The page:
As part of our weed control effort we decided to contract goats to eat
the weeds rather than spray herbicides.
Goats have the advantage that they can easily navigate the steep and
wooded areas where spraying is difficult.
They also provide natural fertilizer.
The company we contracted with was Prescriptive Livestock Services,
as recommended by
Livestock for Landscapes.
What we got was 600 goats,
a Peruvian goatherd
(here on a work visa),
and 4 herding dogs.
They stayed for 12 days and grazed the major infested areas of the
The dogs were generally friendly to Pumpkin and Rosie;
Rosie was unhappy to see one of the herder's pups leave.
Both Pumpkin and Rosie got the chance to do some herding,
goats back to the herd and keeping others away from our garden and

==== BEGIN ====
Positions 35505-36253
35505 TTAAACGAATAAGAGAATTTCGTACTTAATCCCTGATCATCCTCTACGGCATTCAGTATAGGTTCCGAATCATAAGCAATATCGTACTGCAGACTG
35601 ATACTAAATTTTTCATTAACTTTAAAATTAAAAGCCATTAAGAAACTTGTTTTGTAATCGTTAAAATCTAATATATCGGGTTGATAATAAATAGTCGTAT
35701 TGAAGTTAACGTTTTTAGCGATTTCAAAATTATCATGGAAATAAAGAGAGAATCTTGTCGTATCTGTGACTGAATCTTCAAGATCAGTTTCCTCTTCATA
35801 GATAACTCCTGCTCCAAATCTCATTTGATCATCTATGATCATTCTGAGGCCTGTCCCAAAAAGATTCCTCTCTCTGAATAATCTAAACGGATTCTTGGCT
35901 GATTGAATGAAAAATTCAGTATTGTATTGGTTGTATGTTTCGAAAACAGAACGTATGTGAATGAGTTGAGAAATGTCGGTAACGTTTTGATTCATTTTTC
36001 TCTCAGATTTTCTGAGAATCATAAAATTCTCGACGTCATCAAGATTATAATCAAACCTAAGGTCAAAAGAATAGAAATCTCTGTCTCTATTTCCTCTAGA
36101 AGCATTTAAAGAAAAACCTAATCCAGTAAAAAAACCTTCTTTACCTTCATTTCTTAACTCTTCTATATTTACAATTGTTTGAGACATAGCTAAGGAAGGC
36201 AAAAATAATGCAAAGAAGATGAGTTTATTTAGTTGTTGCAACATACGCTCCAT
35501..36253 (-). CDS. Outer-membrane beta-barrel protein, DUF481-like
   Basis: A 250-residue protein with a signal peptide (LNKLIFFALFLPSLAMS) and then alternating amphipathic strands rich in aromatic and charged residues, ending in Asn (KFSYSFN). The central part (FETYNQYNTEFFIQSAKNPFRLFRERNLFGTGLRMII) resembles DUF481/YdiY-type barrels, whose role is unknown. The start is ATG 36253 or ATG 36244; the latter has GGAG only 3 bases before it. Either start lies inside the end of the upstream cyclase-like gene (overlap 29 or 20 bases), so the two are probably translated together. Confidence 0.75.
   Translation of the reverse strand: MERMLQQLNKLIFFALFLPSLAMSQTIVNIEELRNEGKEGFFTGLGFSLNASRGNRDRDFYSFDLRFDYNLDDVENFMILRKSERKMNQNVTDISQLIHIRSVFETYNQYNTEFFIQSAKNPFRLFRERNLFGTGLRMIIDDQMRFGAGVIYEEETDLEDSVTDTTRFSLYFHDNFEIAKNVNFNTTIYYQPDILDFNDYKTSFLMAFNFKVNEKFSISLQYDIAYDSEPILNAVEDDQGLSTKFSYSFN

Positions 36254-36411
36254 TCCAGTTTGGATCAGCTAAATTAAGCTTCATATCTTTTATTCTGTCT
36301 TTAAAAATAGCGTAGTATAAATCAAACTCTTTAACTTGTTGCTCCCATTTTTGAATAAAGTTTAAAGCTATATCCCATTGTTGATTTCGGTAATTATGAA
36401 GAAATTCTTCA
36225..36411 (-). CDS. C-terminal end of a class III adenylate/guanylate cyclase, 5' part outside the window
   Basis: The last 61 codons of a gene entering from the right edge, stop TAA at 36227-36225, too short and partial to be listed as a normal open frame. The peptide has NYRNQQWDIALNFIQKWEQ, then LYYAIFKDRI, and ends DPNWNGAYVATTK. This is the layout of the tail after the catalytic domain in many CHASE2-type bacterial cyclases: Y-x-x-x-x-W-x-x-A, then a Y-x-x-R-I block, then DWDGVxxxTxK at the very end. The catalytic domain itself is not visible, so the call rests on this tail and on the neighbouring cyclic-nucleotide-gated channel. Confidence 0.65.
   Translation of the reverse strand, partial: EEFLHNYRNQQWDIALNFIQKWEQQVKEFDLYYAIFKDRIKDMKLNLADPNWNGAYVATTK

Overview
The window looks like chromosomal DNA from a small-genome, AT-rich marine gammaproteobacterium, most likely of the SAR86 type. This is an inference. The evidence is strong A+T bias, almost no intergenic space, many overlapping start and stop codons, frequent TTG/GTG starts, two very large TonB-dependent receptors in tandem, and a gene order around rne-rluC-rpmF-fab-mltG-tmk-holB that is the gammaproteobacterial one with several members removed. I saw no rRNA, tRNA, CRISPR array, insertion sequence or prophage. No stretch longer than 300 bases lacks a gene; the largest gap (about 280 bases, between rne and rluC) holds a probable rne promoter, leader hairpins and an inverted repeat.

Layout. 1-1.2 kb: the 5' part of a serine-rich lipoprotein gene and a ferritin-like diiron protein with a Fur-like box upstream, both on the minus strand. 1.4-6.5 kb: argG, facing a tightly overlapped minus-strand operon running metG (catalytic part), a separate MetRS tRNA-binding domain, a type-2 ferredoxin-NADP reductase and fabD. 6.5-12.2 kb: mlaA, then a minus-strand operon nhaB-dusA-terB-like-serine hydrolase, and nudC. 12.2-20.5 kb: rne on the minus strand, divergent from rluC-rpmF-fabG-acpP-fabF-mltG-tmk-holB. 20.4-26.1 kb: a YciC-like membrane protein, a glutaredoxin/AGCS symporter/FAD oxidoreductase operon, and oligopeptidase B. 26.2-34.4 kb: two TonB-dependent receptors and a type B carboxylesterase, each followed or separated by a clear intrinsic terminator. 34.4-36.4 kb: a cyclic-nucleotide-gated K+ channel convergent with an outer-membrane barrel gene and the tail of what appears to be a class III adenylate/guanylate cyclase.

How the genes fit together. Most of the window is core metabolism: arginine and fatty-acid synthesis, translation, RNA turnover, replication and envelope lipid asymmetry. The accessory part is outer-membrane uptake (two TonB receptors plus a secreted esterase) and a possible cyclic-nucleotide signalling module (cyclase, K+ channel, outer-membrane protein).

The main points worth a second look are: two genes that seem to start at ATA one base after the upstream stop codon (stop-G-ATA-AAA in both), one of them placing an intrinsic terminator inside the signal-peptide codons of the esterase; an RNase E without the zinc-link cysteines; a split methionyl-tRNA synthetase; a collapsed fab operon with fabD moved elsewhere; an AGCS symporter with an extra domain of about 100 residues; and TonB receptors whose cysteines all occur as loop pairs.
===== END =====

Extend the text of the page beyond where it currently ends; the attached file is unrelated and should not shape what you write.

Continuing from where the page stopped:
They both have herding dog genes.
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02 June 2014:
This is what the Leafy Spurge along the highway looked like.
See the results by clicking on this picture then on the picture
children love to see the goats.
Here grandchild Lauren counts the goats lounging in the sage below the
Grazing in one of the many gullies on our property.
If allowed to graze too long,
the goats can do damage.
Here they started eating the sage and a small Douglas Fir once the other
vegetation was gone.
09 August 2014:
After clicking on this picture and the picture above,
switch between the tabs to see the difference.
Note absence of yellow-green spurge.
Some of the goats are friendly but mostly they shy away from dogs and
Heading out to the next assignment.
They moved to a
location about 2 miles away.
If they are only moving a few miles,
it is quickest to herd them down the highway.
It will be interesting to see how the grazed areas look next year.
As with spraying herbicides,
one grazing will not eliminate weeds;
this is an ongoing battle we will continue next Spring and Fall and longer
if the results look promising.
Perhaps over time we can reduce the number of days the goats are needed.